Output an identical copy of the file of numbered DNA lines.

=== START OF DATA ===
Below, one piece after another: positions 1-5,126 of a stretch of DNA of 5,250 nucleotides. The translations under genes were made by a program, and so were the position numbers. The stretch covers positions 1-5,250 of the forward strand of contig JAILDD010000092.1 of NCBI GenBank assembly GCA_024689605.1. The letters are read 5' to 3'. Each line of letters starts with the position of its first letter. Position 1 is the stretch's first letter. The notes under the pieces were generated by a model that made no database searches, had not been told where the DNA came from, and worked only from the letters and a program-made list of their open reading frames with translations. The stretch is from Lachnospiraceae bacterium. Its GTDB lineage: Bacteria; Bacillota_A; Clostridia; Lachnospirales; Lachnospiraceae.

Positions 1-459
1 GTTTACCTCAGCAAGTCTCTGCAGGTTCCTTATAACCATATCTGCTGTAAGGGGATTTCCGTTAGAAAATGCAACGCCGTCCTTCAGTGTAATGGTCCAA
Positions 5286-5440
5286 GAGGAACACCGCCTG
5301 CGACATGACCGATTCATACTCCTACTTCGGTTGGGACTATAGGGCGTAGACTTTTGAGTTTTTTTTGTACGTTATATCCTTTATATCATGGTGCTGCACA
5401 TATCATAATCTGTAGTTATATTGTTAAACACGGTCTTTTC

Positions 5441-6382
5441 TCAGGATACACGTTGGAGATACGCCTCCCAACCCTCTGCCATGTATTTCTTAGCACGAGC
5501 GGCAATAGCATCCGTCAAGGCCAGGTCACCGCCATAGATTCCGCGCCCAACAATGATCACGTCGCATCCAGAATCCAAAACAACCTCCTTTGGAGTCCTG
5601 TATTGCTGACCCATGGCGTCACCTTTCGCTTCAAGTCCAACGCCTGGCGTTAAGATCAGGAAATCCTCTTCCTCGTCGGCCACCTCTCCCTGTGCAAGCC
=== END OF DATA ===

Below, one piece after another: positions 1-5,126 of a stretch of DNA of 5,250 nucleotides. The translations under genes were made by a program, and so were the position numbers. The stretch covers positions 1-5,250 of the forward strand of contig JAILDD010000092.1 of NCBI GenBank assembly GCA_024689605.1. The letters are read 5' to 3'. Each line of letters starts with the position of its first letter. Position 1 is the stretch's first letter. The notes under the pieces were generated by a model that made no database searches, had not been told where the DNA came from, and worked only from the letters and a program-made list of their open reading frames with translations. The stretch is from Lachnospiraceae bacterium. Its GTDB lineage: Bacteria; Bacillota_A; Clostridia; Lachnospirales; Lachnospiraceae.

Positions 1-459
1 GTTTACCTCAGCAAGTCTCTGCAGGTTCCTTATAACCATATCTGCTGTAAGGGGATTTCCGTTAGAAAATGCAACGCCGTCCTTCAGTGTAATGGTCCAA
Positions 5286-5440
5286 GAGGAACACCGCCTG
5301 CGACATGACCGATTCATACTCCTACTTCGGTTGGGACTATAGGGCGTAGACTTTTGAGTTTTTTTTGTACGTTATATCCTTTATATCATGGTGCTGCACA
5401 TATCATAATCTGTAGTTATATTGTTAAACACGGTCTTTTC

Positions 5441-6382
5441 TCAGGATACACGTTGGAGATACGCCTCCCAACCCTCTGCCATGTATTTCTTAGCACGAGC
5501 GGCAATAGCATCCGTCAAGGCCAGGTCACCGCCATAGATTCCGCGCCCAACAATGATCACGTCGCATCCAGAATCCAAAACAACCTCCTTTGGAGTCCTG
5601 TATTGCTGACCCATGGCGTCACCTTTCGCTTCAAGTCCAACGCCTGGCGTTAAGATCAGGAAATCCTCTTCCTCGTCGGCCACCTCTCCCTGTGCAAGCC